This article explains the 120° mode inverter with the help of relevant circuit diagrams, output waveforms. Formulas for phase and line voltage & merits and demerits of 120° Mode inverter over 180° mode inverter has also been explained.
For 120° mode inverter, each thyristor conducts for 120° of a cycle. Like 180° mode, 120° mode inverter also requires six steps, each of 60° duration, for completing one cycle of the output AC voltage. Here it should be noted that step is nothing but the change in firing of one thyristor to the next thyristor in a proper sequence.
The power circuit diagram of a 120° Mode Inverter is shown in the figure below.
Operation of 120° Mode Inverter:
The firing sequence for 120° Mode Inverter Operation is tabulated below.
It can be seen from the above table that each of the thyristor conducts for 120° duration only and it remains off for the next 60°. This is different from 180° operation mode where each thyristor conducts for 180° duration.
In the first row of table, T1 is shown to be conducting for 120° and for the next 60° neither T1 not T4 conducts. T4 is turned ON at wt=180° and it further conducts for next 120° i.e. up to ωt = 300°. This simply means that for 60° interval i.e. from ωt=300° to 360°, neither T1 nor T4 conducts. In fact, at ωt = 300°, T4 is tuned OFF and at ωt = 360°, T1 is turned ON again.
In the second row of table, T3 is turned ON at ωt = 120° and it conducts for next 120°. Then 60° interval elapses during which neither T3 nor T6 conducts. At ωt = 300°, T6 is turned ON. It also conducts for next 120° and then 60° interval elapses after which T3 is turned ON again. The thrird row is also completed in the same manner.
The table for firing sequence can be used to define the steps of the three phase inverter for its 120° mode operation. In Step-I, T1 & T6 should be gated; T1 & T2 for step-II; T2 & T3 for step-III and so on. During each step, only two thyristors are conducting- one from the upper arm and another one from the lower arm.
Calculation of Phase and Line Voltages:
To calculate the line & phase voltage at the load terminals for 120° Mode Inverter, we will have to draw equivalent circuit diagram of the three phase inverter for each of step. While drawing equivalent circuit, it is assumed that the load is STAR connected and resistive in nature. Figure below shows the equivalent circuit for Step-I and Step-II.
In step-II, only two thyristors T1 & T6 are conducting. These conducting thyristors are shown as a closed switch and remaining non-conducting thyristors are shown as an open switch in the equivalent circuit diagram.
With reference to the equivalent circuit of Step-I, it may be noted that load terminal “a” is connected to the positive bus while terminal “b” is connected to negative bus. This means the voltage across terminals “ab” will be equal to the source voltage Vs. It is also clear that, load terminal “c” is open in this step. Let us now calculate the phase to neutral voltage and phase to phase voltages in step-I.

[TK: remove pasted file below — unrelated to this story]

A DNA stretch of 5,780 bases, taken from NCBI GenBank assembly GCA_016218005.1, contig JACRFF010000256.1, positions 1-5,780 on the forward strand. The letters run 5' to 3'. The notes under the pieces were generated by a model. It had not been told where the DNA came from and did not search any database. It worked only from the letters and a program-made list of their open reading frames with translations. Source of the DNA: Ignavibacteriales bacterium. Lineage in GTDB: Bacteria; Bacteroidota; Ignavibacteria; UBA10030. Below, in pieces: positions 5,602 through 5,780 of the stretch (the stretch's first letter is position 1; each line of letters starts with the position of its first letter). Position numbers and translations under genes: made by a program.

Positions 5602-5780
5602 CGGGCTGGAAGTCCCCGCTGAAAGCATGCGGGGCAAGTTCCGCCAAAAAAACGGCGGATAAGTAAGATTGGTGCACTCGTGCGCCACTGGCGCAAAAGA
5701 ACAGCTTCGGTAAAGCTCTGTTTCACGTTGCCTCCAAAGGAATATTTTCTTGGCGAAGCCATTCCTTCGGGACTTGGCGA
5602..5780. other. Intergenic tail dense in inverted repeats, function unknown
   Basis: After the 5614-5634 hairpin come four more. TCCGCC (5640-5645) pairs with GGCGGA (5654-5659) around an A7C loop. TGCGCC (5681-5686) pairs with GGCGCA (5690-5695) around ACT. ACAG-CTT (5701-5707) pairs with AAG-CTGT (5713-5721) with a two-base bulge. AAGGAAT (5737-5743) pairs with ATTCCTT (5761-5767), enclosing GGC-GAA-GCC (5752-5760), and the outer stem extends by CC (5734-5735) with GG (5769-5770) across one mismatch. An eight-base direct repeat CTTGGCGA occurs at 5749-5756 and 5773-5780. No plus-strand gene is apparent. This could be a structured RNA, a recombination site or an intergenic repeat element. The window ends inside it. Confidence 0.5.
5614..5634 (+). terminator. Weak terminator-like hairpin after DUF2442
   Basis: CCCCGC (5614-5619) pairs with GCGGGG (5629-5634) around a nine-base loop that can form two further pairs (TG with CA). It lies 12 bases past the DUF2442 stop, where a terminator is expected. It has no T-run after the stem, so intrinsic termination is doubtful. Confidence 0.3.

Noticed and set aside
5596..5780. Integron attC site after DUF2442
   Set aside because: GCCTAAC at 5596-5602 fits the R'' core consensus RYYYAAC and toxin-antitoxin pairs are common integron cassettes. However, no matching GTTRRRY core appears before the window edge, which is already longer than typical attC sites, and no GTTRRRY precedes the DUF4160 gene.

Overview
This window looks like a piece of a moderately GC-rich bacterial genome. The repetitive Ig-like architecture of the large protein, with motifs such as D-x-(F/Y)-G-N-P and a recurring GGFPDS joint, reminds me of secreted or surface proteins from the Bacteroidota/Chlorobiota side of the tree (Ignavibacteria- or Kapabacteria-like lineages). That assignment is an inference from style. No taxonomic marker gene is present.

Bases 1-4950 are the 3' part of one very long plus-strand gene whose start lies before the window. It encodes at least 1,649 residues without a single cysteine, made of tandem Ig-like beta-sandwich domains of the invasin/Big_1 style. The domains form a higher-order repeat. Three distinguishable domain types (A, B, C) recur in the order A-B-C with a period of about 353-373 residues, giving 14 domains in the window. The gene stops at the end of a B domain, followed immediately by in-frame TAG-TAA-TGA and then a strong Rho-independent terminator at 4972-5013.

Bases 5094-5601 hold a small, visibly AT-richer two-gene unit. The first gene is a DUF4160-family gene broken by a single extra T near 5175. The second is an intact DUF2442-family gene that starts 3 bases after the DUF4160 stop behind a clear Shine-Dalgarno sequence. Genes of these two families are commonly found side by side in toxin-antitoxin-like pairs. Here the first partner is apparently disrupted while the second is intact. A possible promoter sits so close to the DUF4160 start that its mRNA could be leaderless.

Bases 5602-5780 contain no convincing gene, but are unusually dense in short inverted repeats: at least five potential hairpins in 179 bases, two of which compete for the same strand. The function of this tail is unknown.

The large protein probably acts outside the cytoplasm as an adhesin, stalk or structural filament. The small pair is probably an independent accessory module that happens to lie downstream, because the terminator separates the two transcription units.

Phase to neutral voltage Vao
Phase to neutral voltage Vbo
Phase to neutral voltage Vco
Line voltage Vab, Vbc and Vca may be calculated using simple arithmetic as shown below.
Vab = Vao + Vob
Vbc = Vbo + Voc
Vca = Vco + Voa
The phase and line voltages for all the remaining steps may also be calculated in the same way using their equivalent circuit. I am not calculating these voltages for the remaining steps. These phase and line voltages may be plotted to get the output voltage waveform.
Output Voltage Waveform of 120° Mode Inverter:
The output voltage waveform of three phase inverter for its 120° mode Inverter is shown below:
Following points should be noted from the output voltage waveform:
- Phase voltage have one positive and one negative pulse in a cycle of output alternating voltage. These positive & negative pulses are of the same duration of 120°.
- The line voltage have six step per cycle of output alternating voltage.
Merits and Demerits of 120° Mode Inverter:
The merits and demerits of 120 degree mode inverter over 180 degree mode inverter are as follows:
- In 180° mode inverter, gate signal is applied and removed simultaneously from thyristors to be fired and commutated respectively. This does not give any time marging for the commutation interval. In fact, there is always a commutation time of a thyristor which is to be turned off. But there is no provision of this commutation time in 180° mode inverter and hence there is always a chance for direct short circuiting of DC source. This difficulty is overcome considerably in 120° mode inverter. In this inverter mode, 60° interval is provided to cater commutation time which is sufficient for safe commutation of conducting thyristor.
- In 120° mode inverter, the potential of only two output terminals connected to DC source are defined at any time of cycle. The potential of third terminal of a particular leg in which neither SCRs are conducting is not well defined. Therefore, the potential of the third terminal is defined by the nature of load. Therefore, the analysis of the performance of 120°mode inverter is bit complicated for a general load circuit. However, for a balanced three phase resistive load, the potential of all the three terminals a, b & c are well defined. This is the reason; the load was assumed to be resistive for the analysis. For a balanced three phase delta connected resistive load, the line voltage as shown in output voltage waveform is obtained directly.
Formula of Phase and Line Voltage:
RMS Value of Phase Voltage
RMS Value of Line Voltage
RMS Value of fundamental phase voltage
RMS value of fundamental line voltage